When is the procedure indicated?
An aneurysm is a localised enlargement, or bulge, in an artery. A cerebral aneurysm usually develops at an arterial branch point. The artery wall is weak at the bulge, meaning that it can easily rupture and cause a cerebral haemorrhage. Just under half of all ruptures result in death.
Treatment seeks to isolate the aneurysm from circulation, so that it won’t grow or bleed. During an open craniotomy, the base of the aneurysm is closed with a small clip, endovascular coiling, or stent grafts. Sometimes a combination of treatments is used. The best treatment is selected on a case-by-case basis.
Pros and cons
In the case of a non-ruptured aneurysm, we will consider alternative treatments to prevent cerebral haemorrhaging. The choice of treatment is decided on a case-by-case basis, and depends on the patient’s age and general health, the size and location of the aneurysm, and many other factors. Treatment is recommended for those patients for whom the risks of treatment are less than the risk of cerebral haemorrhaging.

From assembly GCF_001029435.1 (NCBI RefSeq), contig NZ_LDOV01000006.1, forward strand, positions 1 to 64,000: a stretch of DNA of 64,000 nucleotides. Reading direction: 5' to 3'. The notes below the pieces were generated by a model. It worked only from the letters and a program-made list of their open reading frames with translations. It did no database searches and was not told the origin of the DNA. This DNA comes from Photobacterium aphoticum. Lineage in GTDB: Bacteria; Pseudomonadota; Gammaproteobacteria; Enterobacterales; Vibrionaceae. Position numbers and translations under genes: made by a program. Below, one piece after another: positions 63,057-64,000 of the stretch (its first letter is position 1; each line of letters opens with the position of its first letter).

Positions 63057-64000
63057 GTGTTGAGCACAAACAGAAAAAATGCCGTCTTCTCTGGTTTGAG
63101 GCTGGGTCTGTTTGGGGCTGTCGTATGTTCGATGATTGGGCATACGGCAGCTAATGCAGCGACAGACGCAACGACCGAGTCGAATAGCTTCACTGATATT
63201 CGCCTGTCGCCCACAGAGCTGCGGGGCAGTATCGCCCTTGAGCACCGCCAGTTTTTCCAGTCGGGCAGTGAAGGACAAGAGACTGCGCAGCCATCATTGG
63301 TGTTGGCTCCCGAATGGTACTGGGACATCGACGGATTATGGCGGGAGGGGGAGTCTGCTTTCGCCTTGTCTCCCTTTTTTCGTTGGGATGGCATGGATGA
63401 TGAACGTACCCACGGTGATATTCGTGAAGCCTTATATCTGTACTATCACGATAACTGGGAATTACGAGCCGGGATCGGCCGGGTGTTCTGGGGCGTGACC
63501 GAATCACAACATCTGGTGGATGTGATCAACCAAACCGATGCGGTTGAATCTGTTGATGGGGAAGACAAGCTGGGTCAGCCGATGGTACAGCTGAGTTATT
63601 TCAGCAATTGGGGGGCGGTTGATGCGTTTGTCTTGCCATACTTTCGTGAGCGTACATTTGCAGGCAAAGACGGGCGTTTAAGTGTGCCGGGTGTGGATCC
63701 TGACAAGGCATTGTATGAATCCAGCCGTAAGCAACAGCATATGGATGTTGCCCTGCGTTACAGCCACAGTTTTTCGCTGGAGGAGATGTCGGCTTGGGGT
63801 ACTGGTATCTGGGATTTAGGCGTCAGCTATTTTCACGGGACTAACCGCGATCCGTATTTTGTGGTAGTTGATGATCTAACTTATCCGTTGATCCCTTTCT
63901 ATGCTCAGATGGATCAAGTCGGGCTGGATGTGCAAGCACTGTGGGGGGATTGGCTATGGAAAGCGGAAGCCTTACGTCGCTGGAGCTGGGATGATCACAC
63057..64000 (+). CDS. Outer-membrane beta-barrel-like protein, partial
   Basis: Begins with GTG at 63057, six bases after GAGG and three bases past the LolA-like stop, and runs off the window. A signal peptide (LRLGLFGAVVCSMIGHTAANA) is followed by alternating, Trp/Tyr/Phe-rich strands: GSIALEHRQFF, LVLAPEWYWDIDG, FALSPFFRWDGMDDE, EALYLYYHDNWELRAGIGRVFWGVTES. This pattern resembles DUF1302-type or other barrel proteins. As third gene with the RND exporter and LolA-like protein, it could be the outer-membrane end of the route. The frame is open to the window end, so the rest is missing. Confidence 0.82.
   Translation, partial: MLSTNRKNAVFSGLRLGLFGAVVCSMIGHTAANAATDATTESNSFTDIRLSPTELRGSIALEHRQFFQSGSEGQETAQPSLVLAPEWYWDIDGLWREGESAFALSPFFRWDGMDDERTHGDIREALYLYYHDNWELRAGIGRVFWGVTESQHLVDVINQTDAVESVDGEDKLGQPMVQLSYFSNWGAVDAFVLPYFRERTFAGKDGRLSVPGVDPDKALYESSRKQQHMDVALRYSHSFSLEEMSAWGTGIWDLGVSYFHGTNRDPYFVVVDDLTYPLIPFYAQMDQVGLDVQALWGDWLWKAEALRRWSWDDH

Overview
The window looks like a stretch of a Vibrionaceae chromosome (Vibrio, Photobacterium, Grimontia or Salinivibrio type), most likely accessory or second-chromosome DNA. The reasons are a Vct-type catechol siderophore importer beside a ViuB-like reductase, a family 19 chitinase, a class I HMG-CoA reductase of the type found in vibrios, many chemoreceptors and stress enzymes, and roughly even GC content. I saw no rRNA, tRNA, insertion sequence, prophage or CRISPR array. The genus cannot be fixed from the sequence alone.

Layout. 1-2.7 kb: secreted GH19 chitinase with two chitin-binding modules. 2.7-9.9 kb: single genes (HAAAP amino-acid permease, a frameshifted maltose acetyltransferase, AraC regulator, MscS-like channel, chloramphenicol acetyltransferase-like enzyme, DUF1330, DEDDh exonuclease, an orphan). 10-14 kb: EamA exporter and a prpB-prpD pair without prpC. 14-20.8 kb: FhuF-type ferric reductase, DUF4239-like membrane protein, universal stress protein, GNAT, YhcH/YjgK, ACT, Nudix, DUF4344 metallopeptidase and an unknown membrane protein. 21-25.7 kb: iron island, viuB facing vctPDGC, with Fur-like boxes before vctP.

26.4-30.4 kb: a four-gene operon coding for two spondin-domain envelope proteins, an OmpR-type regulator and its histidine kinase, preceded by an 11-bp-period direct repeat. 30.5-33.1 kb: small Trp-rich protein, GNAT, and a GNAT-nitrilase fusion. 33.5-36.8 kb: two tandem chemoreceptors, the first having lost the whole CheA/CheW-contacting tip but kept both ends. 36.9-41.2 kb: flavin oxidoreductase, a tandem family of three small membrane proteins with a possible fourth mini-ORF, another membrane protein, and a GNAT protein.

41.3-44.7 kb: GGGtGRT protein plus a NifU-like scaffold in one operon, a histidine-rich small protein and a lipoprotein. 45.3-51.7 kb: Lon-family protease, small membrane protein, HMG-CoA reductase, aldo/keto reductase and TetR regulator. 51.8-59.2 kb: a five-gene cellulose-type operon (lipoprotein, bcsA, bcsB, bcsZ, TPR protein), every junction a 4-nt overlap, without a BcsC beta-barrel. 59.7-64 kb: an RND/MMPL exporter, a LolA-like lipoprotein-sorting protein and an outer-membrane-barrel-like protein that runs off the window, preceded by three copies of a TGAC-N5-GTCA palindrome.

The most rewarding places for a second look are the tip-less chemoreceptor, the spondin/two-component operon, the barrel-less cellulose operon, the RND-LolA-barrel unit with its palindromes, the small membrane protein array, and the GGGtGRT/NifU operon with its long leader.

Duration of the procedure
Surgery for a non-ruptured aneurysm usually lasts about 1–2 hours. AVM surgery (for arteriovenous malformations) takes several hours. The surgical plan will define how the operation will be carried out, and will also give its estimated duration.
The factors that have the greatest impact on recovery time are the size and location of the aneurysm and the patient’s age and general health. Recovery from brain surgery varies from patient to patient, but typically takes one to two months.
Patients undergoing demanding neurosurgery will usually spend from a few days to a week in hospital.
If your trip home involves air travel, it’s a good idea to spend a further 2–4 weeks recovering before returning to your home country.
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